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Uploaded on Feb 10, 2012
New research, from the laboratory of Professor Magdalena Zernicka-Goetz of the University of Cambridge, enables scientists to view critical aspects of mammalian embryonic development which was previously unobservable.
Around the fourth day, at which point the developing embryo implants into the mother's womb, its development becomes hidden from view as this is taking place. Yet this is a very important phase of development that will see the extra-embryonic tissues signal to the stem cells where to start making the head and the rear of the body.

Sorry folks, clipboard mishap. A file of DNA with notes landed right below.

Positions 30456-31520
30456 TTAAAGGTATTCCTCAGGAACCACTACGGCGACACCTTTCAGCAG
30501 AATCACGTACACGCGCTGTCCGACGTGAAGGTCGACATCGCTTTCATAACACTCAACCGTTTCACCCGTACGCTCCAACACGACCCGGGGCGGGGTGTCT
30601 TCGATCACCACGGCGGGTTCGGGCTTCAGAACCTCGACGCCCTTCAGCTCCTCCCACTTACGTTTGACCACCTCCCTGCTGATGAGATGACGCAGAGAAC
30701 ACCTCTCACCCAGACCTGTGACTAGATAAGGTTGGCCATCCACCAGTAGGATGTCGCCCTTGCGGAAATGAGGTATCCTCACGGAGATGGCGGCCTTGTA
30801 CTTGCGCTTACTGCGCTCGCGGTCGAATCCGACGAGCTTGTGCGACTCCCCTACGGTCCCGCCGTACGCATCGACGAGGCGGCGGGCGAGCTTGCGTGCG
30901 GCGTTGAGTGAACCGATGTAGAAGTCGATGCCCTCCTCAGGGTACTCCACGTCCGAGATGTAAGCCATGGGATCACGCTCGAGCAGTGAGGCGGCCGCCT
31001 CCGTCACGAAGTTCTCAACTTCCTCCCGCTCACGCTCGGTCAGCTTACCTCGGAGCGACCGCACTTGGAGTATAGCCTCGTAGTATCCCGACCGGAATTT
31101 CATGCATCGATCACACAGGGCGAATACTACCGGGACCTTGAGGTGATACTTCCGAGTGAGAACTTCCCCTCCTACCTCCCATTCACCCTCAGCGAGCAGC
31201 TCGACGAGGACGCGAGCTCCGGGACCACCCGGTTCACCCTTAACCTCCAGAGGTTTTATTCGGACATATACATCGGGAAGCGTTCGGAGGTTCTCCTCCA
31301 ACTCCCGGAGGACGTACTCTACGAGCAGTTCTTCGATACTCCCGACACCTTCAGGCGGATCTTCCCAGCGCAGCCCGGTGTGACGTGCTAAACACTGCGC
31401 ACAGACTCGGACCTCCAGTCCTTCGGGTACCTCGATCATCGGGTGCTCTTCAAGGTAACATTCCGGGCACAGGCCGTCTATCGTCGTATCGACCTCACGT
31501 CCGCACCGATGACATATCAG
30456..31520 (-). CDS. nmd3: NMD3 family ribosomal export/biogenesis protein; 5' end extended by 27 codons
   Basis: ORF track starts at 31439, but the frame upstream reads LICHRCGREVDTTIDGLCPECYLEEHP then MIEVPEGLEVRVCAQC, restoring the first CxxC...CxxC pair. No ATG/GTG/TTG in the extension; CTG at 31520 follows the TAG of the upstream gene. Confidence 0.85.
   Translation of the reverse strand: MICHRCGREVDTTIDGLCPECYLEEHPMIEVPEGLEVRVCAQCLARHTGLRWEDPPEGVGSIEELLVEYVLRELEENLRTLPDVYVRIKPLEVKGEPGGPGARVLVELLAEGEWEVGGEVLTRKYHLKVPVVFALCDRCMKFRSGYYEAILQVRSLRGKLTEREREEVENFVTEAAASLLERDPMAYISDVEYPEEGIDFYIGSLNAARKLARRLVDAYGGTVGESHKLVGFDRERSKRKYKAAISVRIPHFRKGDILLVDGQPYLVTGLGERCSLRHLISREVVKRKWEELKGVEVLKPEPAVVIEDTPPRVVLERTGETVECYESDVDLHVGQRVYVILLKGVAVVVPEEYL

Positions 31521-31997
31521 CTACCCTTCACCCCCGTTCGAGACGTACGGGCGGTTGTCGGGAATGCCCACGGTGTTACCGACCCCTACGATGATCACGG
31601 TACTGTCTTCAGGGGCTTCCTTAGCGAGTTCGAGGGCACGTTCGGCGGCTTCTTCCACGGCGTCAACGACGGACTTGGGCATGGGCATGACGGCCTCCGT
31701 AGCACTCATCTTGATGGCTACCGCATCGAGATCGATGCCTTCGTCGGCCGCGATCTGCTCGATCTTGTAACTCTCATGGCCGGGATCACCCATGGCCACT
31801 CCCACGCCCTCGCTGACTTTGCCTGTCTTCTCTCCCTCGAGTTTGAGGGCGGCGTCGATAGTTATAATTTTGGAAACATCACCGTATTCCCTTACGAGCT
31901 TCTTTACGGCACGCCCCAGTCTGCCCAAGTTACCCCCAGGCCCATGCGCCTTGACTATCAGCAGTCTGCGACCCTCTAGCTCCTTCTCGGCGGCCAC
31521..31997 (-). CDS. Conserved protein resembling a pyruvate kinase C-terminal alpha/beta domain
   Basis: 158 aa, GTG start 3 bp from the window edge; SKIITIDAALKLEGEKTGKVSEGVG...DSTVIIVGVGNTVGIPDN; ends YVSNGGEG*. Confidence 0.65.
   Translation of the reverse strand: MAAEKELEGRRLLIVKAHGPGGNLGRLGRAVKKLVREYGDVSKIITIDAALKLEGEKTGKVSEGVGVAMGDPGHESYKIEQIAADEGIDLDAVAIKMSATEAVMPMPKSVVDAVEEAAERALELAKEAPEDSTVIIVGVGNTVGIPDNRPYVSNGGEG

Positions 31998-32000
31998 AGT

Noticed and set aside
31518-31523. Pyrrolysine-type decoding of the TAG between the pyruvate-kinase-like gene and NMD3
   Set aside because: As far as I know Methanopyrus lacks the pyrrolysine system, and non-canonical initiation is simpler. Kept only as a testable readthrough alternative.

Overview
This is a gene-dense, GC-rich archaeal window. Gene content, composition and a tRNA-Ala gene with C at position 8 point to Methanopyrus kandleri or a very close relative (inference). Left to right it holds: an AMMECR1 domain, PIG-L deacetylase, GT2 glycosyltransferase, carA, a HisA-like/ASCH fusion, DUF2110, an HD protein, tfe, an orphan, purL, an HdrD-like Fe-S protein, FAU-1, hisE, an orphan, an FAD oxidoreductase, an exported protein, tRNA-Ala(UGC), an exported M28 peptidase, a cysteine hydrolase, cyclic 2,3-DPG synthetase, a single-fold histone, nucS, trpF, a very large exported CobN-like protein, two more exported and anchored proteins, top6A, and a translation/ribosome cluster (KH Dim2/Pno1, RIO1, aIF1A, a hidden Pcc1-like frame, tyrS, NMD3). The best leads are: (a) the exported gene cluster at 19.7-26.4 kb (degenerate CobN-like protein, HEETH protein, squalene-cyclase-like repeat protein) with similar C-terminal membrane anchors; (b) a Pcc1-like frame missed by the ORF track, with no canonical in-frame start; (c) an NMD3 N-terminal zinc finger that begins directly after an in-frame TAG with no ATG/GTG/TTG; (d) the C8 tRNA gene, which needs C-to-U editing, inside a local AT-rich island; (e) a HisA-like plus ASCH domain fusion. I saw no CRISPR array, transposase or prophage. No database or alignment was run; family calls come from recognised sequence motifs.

Using the mouse embryo as a model, Professor Zernicka-Goetz and her colleagues, with funding from the Wellcome Trust, have developed a method that has allowed them to overcome the barrier of implantation into the womb by culturing and imaging embryos outside the body of the mother for the first 8 days of their development.
Film credit: Lab of Professor Magdalena Zernicka-Goetz at the Gurdon Institute, University of Cambridge